As your hormone levels change, you may find yourself feeling more irritable, anxious, sad or forgetful than usual. Your sex drive (libido) can also decrease or increase.
These changes are very typical as your body approaches menopause. So be kind to yourself, practice self-care and ask for help if you’re having trouble.
Sleeping problems (insomnia)
You may find it difficult to fall asleep, or you may wake up in the middle of the night. Sleep trouble can contribute to a persistent feeling of tiredness, which can also affect your mood.
The good news is that sleep issues like insomnia can be treated. Lifestyle changes such as cutting back on caffeine, limiting screen time before bed and exercise can be extremely helpful. There are over-the-counter medications and supplements like melatonin that can help – but ask your doctor for a recommendation before you start taking something. Sleep medicine is an option, too.
Menopause symptoms at age 50
Most women will have their last period around the age of 50. After 12 months without a period, menopause is complete and post-menopause begins.
As menopause gets closer, your estrogen and progesterone levels start to decline more rapidly. As a result, your symptoms will likely become more intense.
Your periods will probably become more irregular until they finally stop. You may experience greater mood swings and an increase in insomnia. And you’ll likely start experiencing new symptoms that are common right around, or right after, reaching menopause, including:
Hot flashes and chills
Hot flashes are sensations of heat that develop around your face, neck and chest, and may spread to other areas of your body. They usually last for just a few minutes.
Alongside the feeling of heat, your skin may redden, you may sweat, your heart rate might increase, and your mood may change. Afterward, you may feel chills.
Doctors aren’t sure why hot flashes happen, but there are ways to lessen their impact. Some tips include:
- Try to stay in cooler environments
- Dress lightly or wear layers you can remove
- Find effective ways to manage stress
- Monitor your diet (foods that are spicy, processed or fatty can trigger hot flashes)
- Reduce how much caffeine or alcohol you drink
Hot flashes can happen during pre-menopause, but they’re most often reported right around menopause and in the first few years of post-menopause.
Night sweats (hot flashes during the night)
When hot flashes occur at night, they’re called night sweats. Night sweats can prevent you from getting a good night’s sleep and make you more irritable the next day. Sleeping with fewer blankets, in lighter clothing and with a fan can be helpful to stay more comfortable.
Some people find that, even without changing their diet or lifestyle, they begin to gain weight during menopause. This is because the drop in estrogen levels also lowers your ability to maintain muscle mass, which can slow down your metabolism. This means that during and after menopause, you won’t need as many calories to maintain your current weight.
Menopause symptoms at age 55 and above
Around age 55, most women have entered their post-menopausal years. After menopause, your body adjusts to the lower amount of estrogen and progesterone, and many women feel more productive, alert and free – now that they don’t have to worry about birth control or managing a period.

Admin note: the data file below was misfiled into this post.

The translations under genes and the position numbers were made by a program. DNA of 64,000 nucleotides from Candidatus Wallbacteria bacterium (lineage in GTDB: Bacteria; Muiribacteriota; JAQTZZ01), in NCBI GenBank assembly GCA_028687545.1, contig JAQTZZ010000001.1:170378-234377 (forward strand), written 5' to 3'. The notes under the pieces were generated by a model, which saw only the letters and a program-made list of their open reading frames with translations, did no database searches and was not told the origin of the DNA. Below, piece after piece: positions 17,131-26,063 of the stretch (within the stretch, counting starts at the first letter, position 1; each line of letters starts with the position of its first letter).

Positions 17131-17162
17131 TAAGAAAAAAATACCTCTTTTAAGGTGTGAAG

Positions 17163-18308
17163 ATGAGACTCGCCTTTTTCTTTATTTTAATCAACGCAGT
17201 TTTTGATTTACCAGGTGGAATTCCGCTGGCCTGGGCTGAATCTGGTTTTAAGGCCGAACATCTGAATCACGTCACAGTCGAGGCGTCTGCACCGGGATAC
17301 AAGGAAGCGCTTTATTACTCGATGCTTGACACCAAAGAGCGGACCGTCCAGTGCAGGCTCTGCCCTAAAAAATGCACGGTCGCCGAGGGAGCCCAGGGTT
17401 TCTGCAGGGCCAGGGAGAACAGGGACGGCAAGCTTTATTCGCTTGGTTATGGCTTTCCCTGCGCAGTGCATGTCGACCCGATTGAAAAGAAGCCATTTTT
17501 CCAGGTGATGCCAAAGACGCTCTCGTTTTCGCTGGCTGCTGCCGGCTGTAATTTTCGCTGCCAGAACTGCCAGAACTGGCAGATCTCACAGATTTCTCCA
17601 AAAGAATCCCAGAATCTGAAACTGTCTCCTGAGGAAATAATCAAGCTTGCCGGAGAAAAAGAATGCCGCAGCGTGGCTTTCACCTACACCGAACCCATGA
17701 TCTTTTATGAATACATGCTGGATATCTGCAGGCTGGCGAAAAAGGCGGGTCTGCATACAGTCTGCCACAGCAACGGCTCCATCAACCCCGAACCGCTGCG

Post-menopausal years do bring some new symptoms with them, however. Some things to expect include:
Dryer or thinner skin and hair
Estrogen plays a role in collagen production. Collagen makes up your skin, hair, bones and many other tissues around your body. Because your estrogen levels are lower after menopause, your skin or hair may become dryer or thinner.
Vaginal dryness or sensitivity
Lower estrogen levels can also cause vaginal tissue to become dryer and thinner. This may result in discomfort or pain during sex.
Vaginal dryness or sensitivity usually happens after menopause, but it isn’t unusual to notice it earlier. A moisturizer or lubricant can often relieve these symptoms and help you feel more comfortable.
Pelvic floor muscle problems
Did you know that estrogen also helps support the sides of your bladder? Less estrogen can lead to weaker pelvic floor muscles. That’s why urinary incontinence and frequent urination can be common after menopause. Your doctor can help you identify the best treatment options to improve your symptoms, including lifestyle changes, pelvic floor therapy or medication.
When should I see a doctor for menopause help?
The way you experience each stage of menopause will be unique. For example, maybe you don’t get hot flashes, but insomnia leaves you feeling tired and irritable. Or perhaps the first sign of change is vaginal dryness.
Menopause symptoms can often be managed by maintaining a healthy diet, exercising regularly and taking advantage of home remedies or over-the-counter medications.
But if your symptoms are intense enough to affect daily activities or keep you from doing the things you love, it may be time to seek advice and care for menopause symptoms.
OB-GYNs and certified nurse-midwives, along with experienced nurse practitioners and other women’s health experts, can listen to your concerns and symptoms, and work with you to create a personalized care plan. Care options might include lifestyle changes, hormone replacement therapy (HRT), and supplements or medications.
Some menopause symptoms might be harder to talk about than others – but don’t wait. Women’s health specialists have heard it all, and they have the expertise needed to help you manage menopause symptoms. The sooner they know what’s bothering you, the sooner they can help you find the right way to manage your symptoms.